[56] This is a neutral consideration.

Whether the worker provides and maintains significant tools or equipment.

[57] Mr Robertson provides many of the necessary tools to carry out his work. I accept however that radio frequencies, pilot data, aircraft and fuel are provided by NTAS.

Whether the work can be delegated or subcontracted

[58] Mr Robertson does not delegate or subcontract the work he performs for NTAS. Rather, he said that if he cannot or does not want to work he advises NTAS which finds someone else to fly the aircraft that day or days. For example Mr Robertson was not available around Christmas 2020 as he was holidaying with his partner. He advised NTAS of his unavailability and left it to NTAS to determine how the work would be done. Mr Robertson however did indicate that if he was available to work he would not delegate the work as he needed the income. Clearly Mr Robertson does not employ anyone else.

[59] Mr Scheyer said Mr Robertson cannot delegate the work to anyone else.

[60] In many circumstances the inability to delegate would weigh against a finding that a person was a contractor. In this case, given the work performed and when it is required to be performed, I consider this a neutral consideration.

Whether the putative employer has the right to suspend or dismiss the person engaged.

[61] I accept that NTAS could suspend Mr Robertson but only in the sense of not providing work to him. It does not have the right to dismiss him from employment as an employer might do and any decision to cease to offer work to him would not affect the work he performs for others.

[62] This weighs in favour of a finding that he is a contractor.

Whether the putative employer presents the worker to the world at large as an emanation of the business

[63] Mr Robertson does not have his name of the aeroplane he flies. This, in my view, is to continue to misrepresent the services Mr Robertson provides. He does not provide an aircraft service that can be contracted for work. He provides his services as a pilot. There was no evidence that Mr Robertson wears a uniform or has any insignia on his clothing (or aeroplane) that suggest he is an emanation of NTAS.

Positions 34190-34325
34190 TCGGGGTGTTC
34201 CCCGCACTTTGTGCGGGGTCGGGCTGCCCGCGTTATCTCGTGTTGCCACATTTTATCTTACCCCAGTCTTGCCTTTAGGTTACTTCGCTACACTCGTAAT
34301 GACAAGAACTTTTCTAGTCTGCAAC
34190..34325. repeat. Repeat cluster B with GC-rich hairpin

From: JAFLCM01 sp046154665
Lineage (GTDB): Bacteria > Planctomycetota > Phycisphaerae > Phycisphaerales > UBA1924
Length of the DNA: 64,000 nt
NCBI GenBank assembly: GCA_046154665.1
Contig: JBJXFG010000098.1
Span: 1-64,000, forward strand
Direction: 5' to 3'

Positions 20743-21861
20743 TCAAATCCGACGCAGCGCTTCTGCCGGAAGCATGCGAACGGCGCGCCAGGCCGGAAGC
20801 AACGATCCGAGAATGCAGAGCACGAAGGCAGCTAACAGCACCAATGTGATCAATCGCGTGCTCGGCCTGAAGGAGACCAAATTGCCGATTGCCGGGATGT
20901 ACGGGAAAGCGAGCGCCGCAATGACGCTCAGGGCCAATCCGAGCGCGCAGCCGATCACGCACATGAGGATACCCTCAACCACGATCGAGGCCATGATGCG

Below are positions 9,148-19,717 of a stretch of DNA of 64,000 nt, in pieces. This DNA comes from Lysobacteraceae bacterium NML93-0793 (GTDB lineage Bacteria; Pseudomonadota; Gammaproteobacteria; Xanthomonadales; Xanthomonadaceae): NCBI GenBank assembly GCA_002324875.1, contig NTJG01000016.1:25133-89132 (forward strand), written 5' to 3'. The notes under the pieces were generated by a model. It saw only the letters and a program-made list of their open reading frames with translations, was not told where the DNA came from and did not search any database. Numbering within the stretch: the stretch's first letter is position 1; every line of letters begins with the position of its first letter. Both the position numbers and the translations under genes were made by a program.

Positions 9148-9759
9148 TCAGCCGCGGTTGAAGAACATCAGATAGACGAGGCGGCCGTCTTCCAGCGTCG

Whether the worker is remunerated by periodic wage or salary or by reference to completion of tasks

[64] Mr Robertson charges a daily rate for his services based on the maximum flying hours allowed by CASA.

[65] The invoices Mr Robertson provide to NTAS for his services show that Mr Robertson does invoice for the same rate each day he works. That rate ($350 per day) is charged regardless of the hours Mr Robertson is available to work or does work.

[66] As is apparent from the evidence Mr Robertson is scheduled to work 8 hours on Thursdays and 5 hours on Fridays and works those days when he is available to do so (which is most Thursdays and Fridays although there are apparently dates in July, September, October and December when Mr Robertson was not available to NTAS). Mr Robertson said that the actual hours he works may vary (presumably depending on weather, the number of stops he is required to make and so on) but he charges a daily rate for his services, regardless of the number of hours he works on a particular day..

[67] There is no evidence of the hours Mr Robertson does actually work.

Whether income tax is deducted from remuneration paid to the worker

[68] NTAS does not deduct income tax from monies paid to Mr Robertson. Mr Robertson pays his own taxation to the Australian Taxation Office.

Whether the worker is provided with paid holidays or sick leave.

[69] I am satisfied that Mr Robertson is not provided with paid holidays or sick leave. That the electronic scheduler shows him to be “on leave” when he is not available to provide services is not evidence that he is provided with leave entitlements.